There are both good and bad to the class, but as it's Prof. Shalem's first year teaching I think it will be a year or two before the kinks in the course are fully ironed out. Prof. Shalem is nice enough as a teacher, and the course is okay. You should take this course if you're interested in doing a non-Western elective as an Art History major because the workload isn't bad. However, I don't recommend this course for non-Art History majors who are looking to fulfill a core requirement. There are far more engaging courses than this one for someone who wants to take an 'insteresting elective,' and your grades will just suffer because you're going to be competing against art history majors who have experience in memorizing and regurgitating slides and writing art history papers. All in all, this course is very meh. I wouldn't say it's bad, but it's sort of not very well organized and also not overwhelmingly exciting.
Lectures generally involve him going over around 50 slides (a pretty reasonable number) that are loosely focused on a specific time period or theme.
However, because he seems to have this aversion to making very concrete arguments as a result of what I imagine is his background in critical theory, he ends up either talking a lot about historical developments around the time which are often inconsequential to the pieces at hand, or talking about the pieces/buildings in extremely general ways. Things that you could have come up with if you just sat in your room with a friend and asked them to describe the picture they're looking at. He also has a tendency to talk about aspects of buildings/objects that he does not have images for, so you're just left with pieces of random trivia that don't really mean anything.
Someone is also going to call me a racist for this, but I believe what I'm about to say is an objective observation that I know more than 5 people in the class have agreed on: A lot of the stuff that he shows looks very, very similar. And he really seldom goes into a lot of detail about what differentiates those works from others and the significance of why certain pieces are being shown. As a result, you often walk away from class a little confused because you seem to just have been shown 30 bowls that look the same or 7 mosques that to an average person look identical. His aversion to making strong arguments makes this all the more confusing because you are probably not even going to be left with an idea to tie these together.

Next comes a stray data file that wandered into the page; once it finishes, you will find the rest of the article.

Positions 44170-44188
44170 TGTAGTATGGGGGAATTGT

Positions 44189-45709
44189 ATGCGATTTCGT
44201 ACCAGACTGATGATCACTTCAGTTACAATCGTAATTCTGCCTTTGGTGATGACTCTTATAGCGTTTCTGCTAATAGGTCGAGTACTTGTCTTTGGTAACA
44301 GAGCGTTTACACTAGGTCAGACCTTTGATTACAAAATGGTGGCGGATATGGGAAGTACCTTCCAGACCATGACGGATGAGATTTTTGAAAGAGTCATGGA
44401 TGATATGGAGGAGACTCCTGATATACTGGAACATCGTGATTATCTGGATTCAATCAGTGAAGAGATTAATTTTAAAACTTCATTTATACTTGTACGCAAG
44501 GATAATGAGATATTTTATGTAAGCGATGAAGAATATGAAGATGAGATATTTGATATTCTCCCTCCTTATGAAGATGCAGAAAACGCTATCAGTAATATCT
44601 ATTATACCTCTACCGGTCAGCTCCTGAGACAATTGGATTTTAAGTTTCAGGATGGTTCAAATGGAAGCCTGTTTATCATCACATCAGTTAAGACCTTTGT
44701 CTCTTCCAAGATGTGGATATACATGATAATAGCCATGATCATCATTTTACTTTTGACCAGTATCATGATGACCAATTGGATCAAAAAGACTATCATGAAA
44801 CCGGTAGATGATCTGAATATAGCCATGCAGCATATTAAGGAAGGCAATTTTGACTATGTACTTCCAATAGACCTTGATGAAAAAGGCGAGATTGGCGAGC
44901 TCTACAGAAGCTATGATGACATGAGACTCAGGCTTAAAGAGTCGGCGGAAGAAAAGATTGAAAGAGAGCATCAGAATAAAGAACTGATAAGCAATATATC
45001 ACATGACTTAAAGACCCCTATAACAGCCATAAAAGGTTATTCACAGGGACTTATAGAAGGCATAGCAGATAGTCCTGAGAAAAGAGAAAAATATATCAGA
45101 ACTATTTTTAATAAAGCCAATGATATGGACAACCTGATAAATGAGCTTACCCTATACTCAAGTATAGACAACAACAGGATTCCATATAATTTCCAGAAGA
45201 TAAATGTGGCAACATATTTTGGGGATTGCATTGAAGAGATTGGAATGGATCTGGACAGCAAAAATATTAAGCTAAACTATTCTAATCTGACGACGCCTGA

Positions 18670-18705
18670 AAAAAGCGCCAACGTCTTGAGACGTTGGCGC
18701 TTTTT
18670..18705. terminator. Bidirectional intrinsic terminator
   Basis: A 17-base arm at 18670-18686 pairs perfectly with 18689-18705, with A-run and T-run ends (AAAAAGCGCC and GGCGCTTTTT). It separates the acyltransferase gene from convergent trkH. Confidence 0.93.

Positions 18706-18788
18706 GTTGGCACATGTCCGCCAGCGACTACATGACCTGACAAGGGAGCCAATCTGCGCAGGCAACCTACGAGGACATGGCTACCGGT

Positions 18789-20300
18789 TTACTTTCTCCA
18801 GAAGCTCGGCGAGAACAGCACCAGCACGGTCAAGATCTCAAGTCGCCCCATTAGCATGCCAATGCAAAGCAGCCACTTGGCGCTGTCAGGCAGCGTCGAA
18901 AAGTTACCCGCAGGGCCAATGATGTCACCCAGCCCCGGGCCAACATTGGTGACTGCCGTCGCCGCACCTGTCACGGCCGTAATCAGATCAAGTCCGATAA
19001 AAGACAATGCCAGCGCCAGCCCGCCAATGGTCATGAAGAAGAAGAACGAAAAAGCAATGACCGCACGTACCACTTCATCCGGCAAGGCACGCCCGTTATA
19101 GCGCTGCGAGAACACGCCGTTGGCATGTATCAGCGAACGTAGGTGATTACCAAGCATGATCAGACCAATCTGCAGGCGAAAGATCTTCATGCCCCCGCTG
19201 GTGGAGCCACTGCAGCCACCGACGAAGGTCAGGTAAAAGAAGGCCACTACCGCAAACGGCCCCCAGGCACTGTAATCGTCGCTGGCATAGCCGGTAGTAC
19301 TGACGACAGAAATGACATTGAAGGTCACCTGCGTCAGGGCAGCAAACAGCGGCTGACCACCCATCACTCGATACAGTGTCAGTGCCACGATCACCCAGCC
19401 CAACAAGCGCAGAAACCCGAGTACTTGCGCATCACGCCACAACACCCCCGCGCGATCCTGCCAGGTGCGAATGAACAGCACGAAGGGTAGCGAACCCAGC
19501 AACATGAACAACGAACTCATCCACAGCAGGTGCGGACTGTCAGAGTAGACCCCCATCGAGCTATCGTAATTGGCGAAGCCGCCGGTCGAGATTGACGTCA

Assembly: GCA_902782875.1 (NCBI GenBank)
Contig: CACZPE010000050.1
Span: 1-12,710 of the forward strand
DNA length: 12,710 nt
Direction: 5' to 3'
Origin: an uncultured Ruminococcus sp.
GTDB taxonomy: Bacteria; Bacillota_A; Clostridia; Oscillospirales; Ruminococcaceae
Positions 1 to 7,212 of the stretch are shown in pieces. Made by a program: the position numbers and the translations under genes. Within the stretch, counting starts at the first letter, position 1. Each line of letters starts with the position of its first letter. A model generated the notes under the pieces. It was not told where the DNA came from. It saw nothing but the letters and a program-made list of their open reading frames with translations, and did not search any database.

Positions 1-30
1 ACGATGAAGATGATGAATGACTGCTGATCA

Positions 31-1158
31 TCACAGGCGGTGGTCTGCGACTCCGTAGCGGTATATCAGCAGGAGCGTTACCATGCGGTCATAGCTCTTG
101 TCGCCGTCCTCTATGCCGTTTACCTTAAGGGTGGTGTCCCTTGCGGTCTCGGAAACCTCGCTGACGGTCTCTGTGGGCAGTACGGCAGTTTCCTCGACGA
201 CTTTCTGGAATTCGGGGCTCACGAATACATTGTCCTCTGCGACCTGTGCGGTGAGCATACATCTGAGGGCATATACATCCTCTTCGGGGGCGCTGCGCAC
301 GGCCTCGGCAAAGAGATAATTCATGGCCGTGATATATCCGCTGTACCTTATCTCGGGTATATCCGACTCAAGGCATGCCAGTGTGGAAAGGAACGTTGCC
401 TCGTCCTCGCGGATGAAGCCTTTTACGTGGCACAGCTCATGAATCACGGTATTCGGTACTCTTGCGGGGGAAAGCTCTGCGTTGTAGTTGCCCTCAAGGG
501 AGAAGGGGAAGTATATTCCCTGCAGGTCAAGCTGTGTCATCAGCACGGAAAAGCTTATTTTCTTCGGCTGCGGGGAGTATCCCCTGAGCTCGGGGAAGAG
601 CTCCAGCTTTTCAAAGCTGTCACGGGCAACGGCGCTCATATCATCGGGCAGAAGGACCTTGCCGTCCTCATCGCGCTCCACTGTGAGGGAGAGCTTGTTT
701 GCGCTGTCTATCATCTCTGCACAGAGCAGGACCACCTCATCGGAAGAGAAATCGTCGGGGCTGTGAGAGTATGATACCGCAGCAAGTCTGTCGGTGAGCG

Shalem definitely also has an issue with time management. He regularly spent way too much time in lectures giving general, objective descriptions of a few works before realizing that he had run out of time to discuss the meat of what he was supposed to show us. As a result, he would often spend the last 10 minutes of class fast forwarding through upwards of 20 slides (I really am not making this up). However, towards the end of the semester, he would just consistently continue to lecture overtime for 10-15 minutes, which I didn't mind but I could tell it was troublesome for some other people who had classes or activities afterwards.
I really didn't have a bad time in this class, and I expect to get a straight A in this course, but it just was not terribly interesting or well presented because too many things looked the same. Or maybe they actually were very different but we were not told why they were different? I don't know, I guess I felt overall that if I had taken another class, I might have been able to walk away with more to show for it, instead of it having been an exercise in image recognition. Shalem is a pleasant guy, but I really feel like this course needs to be restructured a little.